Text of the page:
Edgar Hetteen formed Polar Manufacturing in 1960 to compete directly against Polaris Industries, his previous business entity which he founded in 1954. Like Polaris, Polar Manufacturing became a top-tier American producer of snowmobiles, ATVs, and personal watercraft. The first 1960 snowmobile models were immediately successful and paved the way to introduce the Boss Cat product line in 1970. Around this time, Hetteen rechristened Polar Manufacturing into Arctic Enterprises. Sales continued to boom and Arctic Enterprises enjoyed prosperity during the 60s and early 70s but as snowmobile popularity began to wane in the mid-to-late 70s, the cashflow started to dwindle as well. Hetteen attempted to expand the company by purchasing various outside boat manufacturers but it wasn’t enough to revitalize the Arctic Enterprises name and save them from bankruptcy, which is exactly what happened in 1982. Bankruptcy wouldn’t stop Hetteen, however. In 1984, he returned to the snowmobile business under a new moniker, Arctco. Arctco resumed snowmobile production and created a brand new series of snowmobiles called Arctic Cat. Arctic Cat snowmobiles were a sales hit and generated enough revenue to allow Hetteen to develop Arctco’s first-ever ATV, the original 1996 Bearcat 454. Arctco was formally renamed Arctic Cat and became a powerful force against the other American manufacturers and the onslaught of foreign Japanese rivals from Honda, Yamaha, and Suzuki. Arctic Cat ATVs are known for their enhanced practicality and utility. Models typically feature higher ground clearance, lower gear ratios (optimal for towing), large steel hauling racks, and higher-capacity fuel tanks for extended mileage. All Arctic Cat ATVs are born from the same DNA as the Bearcat including the Wildcat, Alterra, XC450, DVX 400 and the more recent offerings such as the TBX 700 EPS, VLX 700, Mudpro, and big bore 1000 XT EPS. Every model acts as an example to why Arctic Cat is such a highly-regarded name in ATV performance and reliability.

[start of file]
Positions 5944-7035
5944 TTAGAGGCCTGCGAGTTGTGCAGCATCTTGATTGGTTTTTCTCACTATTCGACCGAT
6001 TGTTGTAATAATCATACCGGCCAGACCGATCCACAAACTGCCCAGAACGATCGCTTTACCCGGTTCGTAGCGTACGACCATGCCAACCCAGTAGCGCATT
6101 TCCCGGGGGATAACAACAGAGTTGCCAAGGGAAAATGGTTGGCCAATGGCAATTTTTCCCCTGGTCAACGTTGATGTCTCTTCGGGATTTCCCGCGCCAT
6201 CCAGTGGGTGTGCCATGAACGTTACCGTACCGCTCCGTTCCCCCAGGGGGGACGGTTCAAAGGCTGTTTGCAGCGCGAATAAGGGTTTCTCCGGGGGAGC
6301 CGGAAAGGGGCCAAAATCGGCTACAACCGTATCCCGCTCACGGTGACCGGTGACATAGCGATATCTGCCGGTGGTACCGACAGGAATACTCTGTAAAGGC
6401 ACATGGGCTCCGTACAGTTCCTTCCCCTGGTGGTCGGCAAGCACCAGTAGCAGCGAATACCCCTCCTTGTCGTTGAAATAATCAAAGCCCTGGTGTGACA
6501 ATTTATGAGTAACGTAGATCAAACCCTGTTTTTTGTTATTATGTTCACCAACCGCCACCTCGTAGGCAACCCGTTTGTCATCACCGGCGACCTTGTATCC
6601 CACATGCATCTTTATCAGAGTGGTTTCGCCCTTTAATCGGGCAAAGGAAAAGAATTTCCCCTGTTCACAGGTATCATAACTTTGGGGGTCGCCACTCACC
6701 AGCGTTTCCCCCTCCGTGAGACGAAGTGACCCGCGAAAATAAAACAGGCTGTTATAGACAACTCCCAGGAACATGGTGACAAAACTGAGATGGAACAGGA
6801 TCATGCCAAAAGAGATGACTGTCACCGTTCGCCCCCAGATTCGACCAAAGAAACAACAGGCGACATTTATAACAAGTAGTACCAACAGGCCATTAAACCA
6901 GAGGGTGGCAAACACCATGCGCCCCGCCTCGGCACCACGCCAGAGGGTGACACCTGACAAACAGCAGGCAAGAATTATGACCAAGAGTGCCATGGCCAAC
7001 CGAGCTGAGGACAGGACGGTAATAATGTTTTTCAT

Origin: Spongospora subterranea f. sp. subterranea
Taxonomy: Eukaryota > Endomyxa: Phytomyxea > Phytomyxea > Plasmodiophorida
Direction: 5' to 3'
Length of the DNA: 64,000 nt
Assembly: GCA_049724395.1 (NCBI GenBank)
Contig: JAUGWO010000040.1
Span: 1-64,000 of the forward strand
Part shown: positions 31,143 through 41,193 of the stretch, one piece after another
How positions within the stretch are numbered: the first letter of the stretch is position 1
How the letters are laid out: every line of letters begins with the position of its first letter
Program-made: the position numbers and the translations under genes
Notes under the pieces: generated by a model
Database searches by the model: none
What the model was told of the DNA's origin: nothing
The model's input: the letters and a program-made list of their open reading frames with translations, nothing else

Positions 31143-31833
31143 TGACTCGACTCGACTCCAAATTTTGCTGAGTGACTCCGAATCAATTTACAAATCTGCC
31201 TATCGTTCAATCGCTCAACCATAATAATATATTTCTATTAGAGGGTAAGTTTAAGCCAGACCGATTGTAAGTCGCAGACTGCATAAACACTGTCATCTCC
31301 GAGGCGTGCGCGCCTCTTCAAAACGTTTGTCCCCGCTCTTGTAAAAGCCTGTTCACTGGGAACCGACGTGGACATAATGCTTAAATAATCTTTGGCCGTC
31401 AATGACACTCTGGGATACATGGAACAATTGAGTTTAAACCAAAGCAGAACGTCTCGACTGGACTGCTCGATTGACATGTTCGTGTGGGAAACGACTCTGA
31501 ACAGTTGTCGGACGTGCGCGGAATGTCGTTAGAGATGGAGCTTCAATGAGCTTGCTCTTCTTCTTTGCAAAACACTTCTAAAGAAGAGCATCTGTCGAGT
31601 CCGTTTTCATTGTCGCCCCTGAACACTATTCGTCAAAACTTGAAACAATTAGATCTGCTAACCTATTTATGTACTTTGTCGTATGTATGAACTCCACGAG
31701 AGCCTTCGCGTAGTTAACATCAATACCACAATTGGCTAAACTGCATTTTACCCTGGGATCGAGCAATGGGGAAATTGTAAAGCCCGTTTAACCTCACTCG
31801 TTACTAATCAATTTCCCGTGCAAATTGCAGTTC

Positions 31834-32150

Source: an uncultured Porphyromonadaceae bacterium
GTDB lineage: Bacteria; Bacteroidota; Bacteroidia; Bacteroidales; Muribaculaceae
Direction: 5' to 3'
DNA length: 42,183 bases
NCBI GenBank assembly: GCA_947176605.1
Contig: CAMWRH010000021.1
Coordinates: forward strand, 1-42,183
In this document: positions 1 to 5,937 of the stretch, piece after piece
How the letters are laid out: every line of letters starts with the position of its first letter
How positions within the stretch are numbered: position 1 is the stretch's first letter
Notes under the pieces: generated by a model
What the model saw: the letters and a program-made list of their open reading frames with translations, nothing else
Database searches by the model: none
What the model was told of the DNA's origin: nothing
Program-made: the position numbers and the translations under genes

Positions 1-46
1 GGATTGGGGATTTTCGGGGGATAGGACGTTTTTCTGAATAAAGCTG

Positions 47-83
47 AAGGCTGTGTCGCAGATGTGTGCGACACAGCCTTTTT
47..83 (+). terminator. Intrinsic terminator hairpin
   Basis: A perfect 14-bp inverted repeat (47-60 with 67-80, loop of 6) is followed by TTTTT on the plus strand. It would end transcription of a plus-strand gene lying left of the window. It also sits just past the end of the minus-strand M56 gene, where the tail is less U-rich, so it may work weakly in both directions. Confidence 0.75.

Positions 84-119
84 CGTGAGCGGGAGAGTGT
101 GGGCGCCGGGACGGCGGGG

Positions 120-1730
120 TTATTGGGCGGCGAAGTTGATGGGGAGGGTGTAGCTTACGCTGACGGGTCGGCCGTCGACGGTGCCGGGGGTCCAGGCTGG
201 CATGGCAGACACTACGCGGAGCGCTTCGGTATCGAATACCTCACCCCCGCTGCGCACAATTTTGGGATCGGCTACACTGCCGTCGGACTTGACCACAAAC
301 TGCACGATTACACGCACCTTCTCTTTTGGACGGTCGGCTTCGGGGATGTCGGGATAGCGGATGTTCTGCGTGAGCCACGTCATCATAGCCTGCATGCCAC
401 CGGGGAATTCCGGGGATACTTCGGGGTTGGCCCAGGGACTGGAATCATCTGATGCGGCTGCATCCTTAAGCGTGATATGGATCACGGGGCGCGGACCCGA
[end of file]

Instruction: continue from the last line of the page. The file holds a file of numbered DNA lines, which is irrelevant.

Cars with front-wheel drive, rear-wheel drive with IRS (independent rear suspension) setups, or all-wheel drive and trucks and SUVs with similar driveline and suspension configurations use CV joints (constant-velocity joints) to transmit power to the wheels. ATVs also use CV joints but unlike regular cars and trucks, ATVs can be more susceptible to CV boot damage depending on how they are used and where they are ridden. If a CV boot is split, cut, punctured, ripped or rotten, the CV joint itself will wear out at an increased rate. Always inspect your ATV CV boots as part of every maintenance service and after every off-road ride. Race Driven CV boots are made to meet or exceed OEM and other aftermarket specifications and use high-quality rubber for extended life. Browse our online inventory and find Race Driven ATV CV boots for popular Arctic Cat models such as the Arctic Cat Wildcat 1000, Prowler 700, Arctic Cat 400, MudPro and other famous ATV models from Honda, Polaris, Yamaha and others.